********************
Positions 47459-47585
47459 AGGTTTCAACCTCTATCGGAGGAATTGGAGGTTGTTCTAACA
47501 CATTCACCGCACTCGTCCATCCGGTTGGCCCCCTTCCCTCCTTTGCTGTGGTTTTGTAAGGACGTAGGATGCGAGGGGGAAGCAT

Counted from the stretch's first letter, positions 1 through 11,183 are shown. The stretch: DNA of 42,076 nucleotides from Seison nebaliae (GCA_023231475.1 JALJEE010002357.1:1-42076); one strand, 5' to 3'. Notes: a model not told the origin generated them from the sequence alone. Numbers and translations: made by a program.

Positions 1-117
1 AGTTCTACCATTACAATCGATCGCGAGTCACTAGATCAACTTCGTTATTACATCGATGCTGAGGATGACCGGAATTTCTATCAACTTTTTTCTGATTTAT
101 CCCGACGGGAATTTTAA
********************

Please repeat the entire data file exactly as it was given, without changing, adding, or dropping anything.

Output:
Positions 47459-47585
47459 AGGTTTCAACCTCTATCGGAGGAATTGGAGGTTGTTCTAACA
47501 CATTCACCGCACTCGTCCATCCGGTTGGCCCCCTTCCCTCCTTTGCTGTGGTTTTGTAAGGACGTAGGATGCGAGGGGGAAGCAT

Counted from the stretch's first letter, positions 1 through 11,183 are shown. The stretch: DNA of 42,076 nucleotides from Seison nebaliae (GCA_023231475.1 JALJEE010002357.1:1-42076); one strand, 5' to 3'. Notes: a model not told the origin generated them from the sequence alone. Numbers and translations: made by a program.

Positions 1-117
1 AGTTCTACCATTACAATCGATCGCGAGTCACTAGATCAACTTCGTTATTACATCGATGCTGAGGATGACCGGAATTTCTATCAACTTTTTTCTGATTTAT
101 CCCGACGGGAATTTTAA